1. The respondent-accused counsel relying upon the judgement of Niranjan Singh and Anr. vs Prabhakar Rajaram Kharote and Ors, [1980] 2 SCC 559 contended that a court while deciding a bail application should not do an elaborate discussion on merits of the case as detailed discussion of facts at initial and pre-trial stage may lead to prejudice fair trial.

2. The counsel further added that the investigation related the FIR is complete in all aspects and charge sheet has been also submitted. Therefore, there is no question as to influencing any witness or tampering with the evidence. Also, the accused is a well-known person in the society and has deep roots in society as well and will therefore not attempt to abscond.

3. Further the accused has not been involved in any incidents in the past and has no history of crimes and the incident in question occurred because of the sudden scuffle between the deceased and the accused and therefore, prima facie, offence under section 300 of the IPC has not been made out against the accused. Hence, the impugned order granting bail to the respondent-accused does not call for interference by this court.


Having considered the aforesaid facts of the present case in light of the judgments cited above, we do not think that this case is a fit case for grant of bail to the respondentaccused, having regard to the seriousness of the allegations against him. Strangely, the State of Rajasthan has not filed any appeal against the impugned order.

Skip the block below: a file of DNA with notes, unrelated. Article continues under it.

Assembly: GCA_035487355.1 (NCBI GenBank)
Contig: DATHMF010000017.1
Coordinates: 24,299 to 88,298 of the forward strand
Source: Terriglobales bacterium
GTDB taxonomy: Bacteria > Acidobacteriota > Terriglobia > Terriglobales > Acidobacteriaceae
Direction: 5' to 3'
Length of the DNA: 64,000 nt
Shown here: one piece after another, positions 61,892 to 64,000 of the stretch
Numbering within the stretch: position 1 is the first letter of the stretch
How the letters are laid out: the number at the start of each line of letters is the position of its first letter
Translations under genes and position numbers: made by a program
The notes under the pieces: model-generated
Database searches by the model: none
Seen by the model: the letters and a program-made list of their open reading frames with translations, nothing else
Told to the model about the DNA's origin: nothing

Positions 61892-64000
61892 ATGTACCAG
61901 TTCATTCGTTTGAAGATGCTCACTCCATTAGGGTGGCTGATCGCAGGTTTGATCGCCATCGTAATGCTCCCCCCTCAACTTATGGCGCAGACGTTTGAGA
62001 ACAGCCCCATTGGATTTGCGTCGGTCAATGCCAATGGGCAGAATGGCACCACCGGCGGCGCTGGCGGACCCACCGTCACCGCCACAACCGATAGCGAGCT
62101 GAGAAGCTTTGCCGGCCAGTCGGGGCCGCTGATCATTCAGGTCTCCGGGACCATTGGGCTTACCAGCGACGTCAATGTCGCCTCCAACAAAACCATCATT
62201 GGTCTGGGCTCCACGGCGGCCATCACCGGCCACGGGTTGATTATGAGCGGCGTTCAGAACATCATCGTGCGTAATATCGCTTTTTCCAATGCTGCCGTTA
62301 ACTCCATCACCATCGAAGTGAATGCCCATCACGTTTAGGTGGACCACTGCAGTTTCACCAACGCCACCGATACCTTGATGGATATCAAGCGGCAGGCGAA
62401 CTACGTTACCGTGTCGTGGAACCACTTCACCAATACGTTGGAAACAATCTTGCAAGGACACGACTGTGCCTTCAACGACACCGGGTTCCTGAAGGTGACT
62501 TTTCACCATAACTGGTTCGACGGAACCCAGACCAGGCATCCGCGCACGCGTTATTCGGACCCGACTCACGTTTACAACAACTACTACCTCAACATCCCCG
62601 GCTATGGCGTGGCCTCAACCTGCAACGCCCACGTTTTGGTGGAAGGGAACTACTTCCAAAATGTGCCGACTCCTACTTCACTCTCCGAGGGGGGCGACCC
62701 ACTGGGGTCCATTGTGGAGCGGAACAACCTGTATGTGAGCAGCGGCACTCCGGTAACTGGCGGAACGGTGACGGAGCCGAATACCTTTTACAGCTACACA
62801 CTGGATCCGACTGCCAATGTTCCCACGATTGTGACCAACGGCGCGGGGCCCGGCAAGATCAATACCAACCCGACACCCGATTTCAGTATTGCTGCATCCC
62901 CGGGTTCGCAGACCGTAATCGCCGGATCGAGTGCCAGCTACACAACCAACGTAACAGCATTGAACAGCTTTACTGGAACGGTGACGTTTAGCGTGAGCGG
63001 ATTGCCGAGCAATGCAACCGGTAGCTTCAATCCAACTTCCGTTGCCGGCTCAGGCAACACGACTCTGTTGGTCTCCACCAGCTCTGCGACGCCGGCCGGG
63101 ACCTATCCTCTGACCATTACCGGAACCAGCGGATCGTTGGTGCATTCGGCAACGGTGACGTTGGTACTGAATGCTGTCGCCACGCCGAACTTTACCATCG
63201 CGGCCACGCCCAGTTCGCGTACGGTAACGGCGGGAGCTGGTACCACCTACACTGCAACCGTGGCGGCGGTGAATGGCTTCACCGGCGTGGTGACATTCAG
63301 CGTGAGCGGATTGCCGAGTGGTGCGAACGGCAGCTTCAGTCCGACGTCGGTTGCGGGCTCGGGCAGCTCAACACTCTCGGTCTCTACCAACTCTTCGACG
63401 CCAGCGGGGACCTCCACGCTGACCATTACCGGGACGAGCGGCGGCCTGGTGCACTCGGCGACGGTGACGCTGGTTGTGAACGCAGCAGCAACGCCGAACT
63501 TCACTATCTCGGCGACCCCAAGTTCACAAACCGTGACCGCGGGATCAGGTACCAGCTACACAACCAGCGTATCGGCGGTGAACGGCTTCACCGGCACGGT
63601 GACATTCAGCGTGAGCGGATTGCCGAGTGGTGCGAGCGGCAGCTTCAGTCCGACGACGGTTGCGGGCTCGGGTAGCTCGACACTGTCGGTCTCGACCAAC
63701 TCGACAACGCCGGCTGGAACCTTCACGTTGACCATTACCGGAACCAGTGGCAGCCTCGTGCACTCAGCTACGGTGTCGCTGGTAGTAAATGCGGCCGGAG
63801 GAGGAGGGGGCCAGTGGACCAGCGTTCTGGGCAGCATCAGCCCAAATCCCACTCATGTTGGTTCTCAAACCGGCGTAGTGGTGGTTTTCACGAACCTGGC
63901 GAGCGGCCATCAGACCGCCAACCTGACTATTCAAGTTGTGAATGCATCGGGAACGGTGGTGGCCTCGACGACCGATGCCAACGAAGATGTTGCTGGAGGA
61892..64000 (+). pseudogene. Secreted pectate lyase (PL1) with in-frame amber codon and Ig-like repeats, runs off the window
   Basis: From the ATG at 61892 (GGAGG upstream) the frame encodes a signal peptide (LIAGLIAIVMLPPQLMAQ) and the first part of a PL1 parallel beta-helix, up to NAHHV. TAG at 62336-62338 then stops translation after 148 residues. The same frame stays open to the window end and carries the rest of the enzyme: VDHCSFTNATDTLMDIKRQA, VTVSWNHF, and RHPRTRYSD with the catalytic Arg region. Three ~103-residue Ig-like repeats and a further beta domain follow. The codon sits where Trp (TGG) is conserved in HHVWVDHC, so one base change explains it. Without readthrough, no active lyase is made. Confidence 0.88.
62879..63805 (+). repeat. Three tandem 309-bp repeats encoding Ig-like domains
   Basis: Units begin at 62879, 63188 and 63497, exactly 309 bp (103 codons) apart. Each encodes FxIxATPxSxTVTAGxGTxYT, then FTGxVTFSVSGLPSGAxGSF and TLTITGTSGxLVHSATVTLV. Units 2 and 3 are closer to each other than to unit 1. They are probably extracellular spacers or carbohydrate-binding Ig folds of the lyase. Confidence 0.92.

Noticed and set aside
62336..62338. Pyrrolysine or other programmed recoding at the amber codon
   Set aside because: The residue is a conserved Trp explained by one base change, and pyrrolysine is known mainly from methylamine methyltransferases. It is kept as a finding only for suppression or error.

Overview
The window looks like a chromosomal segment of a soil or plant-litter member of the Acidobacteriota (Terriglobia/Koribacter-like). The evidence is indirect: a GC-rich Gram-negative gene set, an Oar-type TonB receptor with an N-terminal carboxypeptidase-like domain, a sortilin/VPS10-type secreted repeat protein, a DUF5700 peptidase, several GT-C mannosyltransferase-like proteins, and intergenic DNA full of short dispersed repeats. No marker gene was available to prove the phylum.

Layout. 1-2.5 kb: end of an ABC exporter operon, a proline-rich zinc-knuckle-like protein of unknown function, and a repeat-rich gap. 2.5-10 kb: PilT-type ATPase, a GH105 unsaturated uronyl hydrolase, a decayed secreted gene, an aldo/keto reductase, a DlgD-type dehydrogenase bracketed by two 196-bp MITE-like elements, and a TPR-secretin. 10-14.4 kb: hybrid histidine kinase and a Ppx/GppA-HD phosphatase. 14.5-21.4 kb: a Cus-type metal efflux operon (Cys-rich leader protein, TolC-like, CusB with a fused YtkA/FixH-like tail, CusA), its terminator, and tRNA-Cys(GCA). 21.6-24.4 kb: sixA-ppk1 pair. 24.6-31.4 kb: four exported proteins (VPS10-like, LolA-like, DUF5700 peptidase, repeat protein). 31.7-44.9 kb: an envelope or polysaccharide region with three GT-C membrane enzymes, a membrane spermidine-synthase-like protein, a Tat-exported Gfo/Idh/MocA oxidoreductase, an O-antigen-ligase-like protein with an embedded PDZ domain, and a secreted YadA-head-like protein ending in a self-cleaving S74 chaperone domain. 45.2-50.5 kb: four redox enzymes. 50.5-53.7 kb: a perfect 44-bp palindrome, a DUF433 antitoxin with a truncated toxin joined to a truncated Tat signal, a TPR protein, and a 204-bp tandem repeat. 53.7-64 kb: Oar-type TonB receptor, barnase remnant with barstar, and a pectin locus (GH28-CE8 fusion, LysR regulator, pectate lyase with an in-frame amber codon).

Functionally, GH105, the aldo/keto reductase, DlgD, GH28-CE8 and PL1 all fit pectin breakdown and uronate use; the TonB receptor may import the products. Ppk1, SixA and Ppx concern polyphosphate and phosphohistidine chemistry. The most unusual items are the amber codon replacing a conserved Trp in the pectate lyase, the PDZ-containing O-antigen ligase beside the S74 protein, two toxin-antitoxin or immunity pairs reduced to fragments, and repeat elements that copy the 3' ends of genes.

The High Court has lost sight of the aforesaid material aspects of the case and has, by a very cryptic and casual order, de hors coherent reasoning, granted bail to the accused. We find that the High Court was not right in allowing the application for bail filed by the respondentaccused. Hence the impugned order dated 7 th May, 2020 is set aside. The appeal is allowed.

The respondent accused is on bail. His bail bond stands cancelled and he is directed to surrender before the concerned jail authorities within a period of two weeks from today.

Bench – M.R. Shah and B.V. Nagarathna

This article is written by Shashank Upadhyay of Rajiv Gandhi National University of Law.

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1989 AIR 2039, 1989 SCR (3) 997 BENCH: MISRA RANGNATH OZA, G.L. (J) PETITIONER: Parmanand Katara, Human Rights Activist RESPONDENT: Ministry of Health and Family Welfare, Indian Medical Council, India